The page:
A Soldier Matches On His Belly

During my salad years in my holy village, I never tasted anything called Perfume Rice.  In fact, I never saw one and the only one I saw was called Uncle Ben’s which was imported from Britain in quarter sachets. My old man was not rich enough and as such he could not afford one for us to enjoy.  The truth is that we did not even care to taste one because we were content with the locally produced rice us children. Rice was not a staple food and we enjoyed it only during Christmas festivities and rare occasions like naming ceremonies and weddings.

As the years rolled by and we entered secondary schools, we were not fed with foreign rice. We even ate rice once a week. Fortunately, the Nasia Rice farms in the Northern Region were established and we had enough to eat to the extent that when we were given rice for so long a time, we demonstrated. On every Sunday, we were fed with ripped plantain, beans and sometimes eggs or mackerels produced by the Tema Food Corporation.  Oh, those nostalgic days of glory!

When Professor Busia and his Progressive Party took over power, they also continued with the tradition with all the factories established by Dr. Kwame Nkrumah and the tradition continued unabated.  In the case of Busia, he even introduced ‘Operation go back to the land’, where the youth who used to troop to the big cities to find non-existing menial jobs were admonished to go back home to engage in farming.  They obliged and in no time food became abundant.  Before the introduction of the programme, Busia had told countries we owed that they should give us some time to pay our interest because even the debtor too eats (okafoo nso didi).

Honestly, General Kutu Acheampong did his best as he too continued what Busia left off.  When the international creditors were pestering Acheampong’s government to pay our debts, he was bold to tell them that “we won’t pay” (yentua). 

That was why his regime became known as ‘Yentua Regime’.  When our creditors started to squeeze Acheampong’s regime by denying him loans, he quickly introduced what he termed as ‘Operation Feed Yourself (OFY)’. Ghanaians were encouraged to grow what they ate and ate what they grew.  Everybody bought into the idea and within a short period of time food became abundant.  We did not care about imported fish, rice, pepper purée or even meat.  The Wenchi Tomato Factory was producing them in great quantities and the Pwavlugu Tomato Factory was in full operation.  Unlike the days gone by when we were importing Exeter Corned Beef, the Bolgatanga Meat Factory was producing the Volta Corned Beef for local consumption.  When former President J.J. Rawlings and his men took over, everything went with the wind.  The era of importation stated and that situation has not been the same again.

The very day I heard the Minister of Food and Agriculture, Dr. Owusu Afriyie Akoto, mentioning Planting for Food and Jobs, I was delighted.  It reminded me of those good old days and I could not help waiting to see the project take off.  Fortunately, the programme kick-started the same year and before we could blink an eye, Ghana was exporting plantain, cocoyam, yam and others to its neighbouring countries. Much as the National Democratic Congress (NDC) members are trying in their desperate attempt to demonize the programme, Ghanaians have refused to listen to them because their wives return from the market to tell them the success of the programme.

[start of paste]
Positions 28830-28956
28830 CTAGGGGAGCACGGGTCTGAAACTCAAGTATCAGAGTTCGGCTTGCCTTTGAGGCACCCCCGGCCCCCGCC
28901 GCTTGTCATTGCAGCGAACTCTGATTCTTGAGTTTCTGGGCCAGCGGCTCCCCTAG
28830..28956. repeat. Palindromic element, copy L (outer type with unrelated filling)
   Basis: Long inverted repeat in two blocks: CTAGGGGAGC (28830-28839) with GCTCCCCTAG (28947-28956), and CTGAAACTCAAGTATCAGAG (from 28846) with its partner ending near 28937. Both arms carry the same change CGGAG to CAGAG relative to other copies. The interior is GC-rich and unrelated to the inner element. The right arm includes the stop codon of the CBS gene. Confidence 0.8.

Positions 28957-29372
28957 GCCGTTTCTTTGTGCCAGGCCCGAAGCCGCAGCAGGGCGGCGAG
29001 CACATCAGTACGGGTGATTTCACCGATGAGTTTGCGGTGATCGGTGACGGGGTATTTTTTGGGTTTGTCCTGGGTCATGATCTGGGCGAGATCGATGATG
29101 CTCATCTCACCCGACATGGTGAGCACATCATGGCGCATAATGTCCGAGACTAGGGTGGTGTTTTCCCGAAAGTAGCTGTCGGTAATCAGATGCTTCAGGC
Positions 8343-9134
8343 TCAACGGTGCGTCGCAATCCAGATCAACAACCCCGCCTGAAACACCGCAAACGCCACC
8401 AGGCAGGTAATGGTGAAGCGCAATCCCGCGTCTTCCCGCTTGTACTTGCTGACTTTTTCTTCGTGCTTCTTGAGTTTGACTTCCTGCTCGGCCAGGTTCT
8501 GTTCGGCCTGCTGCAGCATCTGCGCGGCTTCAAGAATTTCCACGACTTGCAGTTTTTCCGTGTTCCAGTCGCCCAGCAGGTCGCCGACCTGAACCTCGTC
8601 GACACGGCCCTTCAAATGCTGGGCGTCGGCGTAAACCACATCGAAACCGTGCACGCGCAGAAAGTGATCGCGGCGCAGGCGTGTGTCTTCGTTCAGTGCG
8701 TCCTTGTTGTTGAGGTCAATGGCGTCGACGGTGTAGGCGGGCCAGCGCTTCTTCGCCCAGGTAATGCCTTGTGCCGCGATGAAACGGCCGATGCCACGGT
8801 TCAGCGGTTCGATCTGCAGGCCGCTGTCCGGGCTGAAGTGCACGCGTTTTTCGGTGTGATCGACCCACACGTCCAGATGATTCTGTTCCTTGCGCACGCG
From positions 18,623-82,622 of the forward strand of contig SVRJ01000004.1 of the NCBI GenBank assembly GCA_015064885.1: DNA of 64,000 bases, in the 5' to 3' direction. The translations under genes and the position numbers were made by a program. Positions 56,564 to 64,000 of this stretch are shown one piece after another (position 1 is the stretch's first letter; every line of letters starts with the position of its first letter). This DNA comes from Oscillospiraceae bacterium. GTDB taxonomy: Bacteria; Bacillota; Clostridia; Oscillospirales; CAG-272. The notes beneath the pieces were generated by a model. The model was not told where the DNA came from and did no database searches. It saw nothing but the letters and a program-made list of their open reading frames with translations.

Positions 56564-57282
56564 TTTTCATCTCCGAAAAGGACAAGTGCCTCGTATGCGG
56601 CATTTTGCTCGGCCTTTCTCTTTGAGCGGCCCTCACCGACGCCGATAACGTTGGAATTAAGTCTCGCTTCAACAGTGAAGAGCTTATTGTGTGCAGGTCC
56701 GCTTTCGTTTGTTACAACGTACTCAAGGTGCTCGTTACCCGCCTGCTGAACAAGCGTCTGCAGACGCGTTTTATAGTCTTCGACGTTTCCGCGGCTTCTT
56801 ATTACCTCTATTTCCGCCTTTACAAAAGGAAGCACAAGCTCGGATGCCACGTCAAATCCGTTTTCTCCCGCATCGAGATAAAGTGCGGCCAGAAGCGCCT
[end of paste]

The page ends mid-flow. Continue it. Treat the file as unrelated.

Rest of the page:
As I am writing this piece, the new pieces of yam are plenty in the market while the old ones are still begging for people to buy them.  The Minister of Food and Agriculture is a ‘big dreamer’ and President Akufo-Addo must be the luckiest person to get such a person.  When Dr. Akoto was introducing the Planting for Food and Jobs, he referred Ghanaians to the success story of General Acheampong’s ‘Operation Feed Yourself’ programme.

That is how a nation is ruled.  Anytime an American President faces any Herculean task, he visits the Presidential Library to make a research on how some of his predecessors solved the problem. If the late Mr. Aggudey were to be alive today, he would be the happiest man in Ghana because even though he kept mentioning this programme, the erstwhile NDC ignored it.  What Dr. Akoto must do next is to introduce the ‘Operation Feed the Factory’ which was also introduced by the late General Acheampong.  

When the Tiger Pito Factory was established in the Northern Region during Acheampong’s era, farmers over there seized the opportunity to produce enough raw materials to feed the factory.  Did you drink Tiger Pito?  I am sorry you were born too late to have a taste of this top-class pito which was even sold in state hotels like Atlantic Hotel in Takoradi, Meridian Hotel in Tema, City Hotel in Kumasi  and in fact all the rest houses in Ghana.  Now that we are in an era of One-district, One-factory, Dr. Akoto should invite those who participated in the programme.  They may be old but their minds may be agile enough to remember those happy days.  Acheampong even introduced ‘Backyard Gardening’ when any available space behind ones backyard was used to cultivate vegetables and even plantains.  Barbarossa shall rise again!!!

By Eric Bawah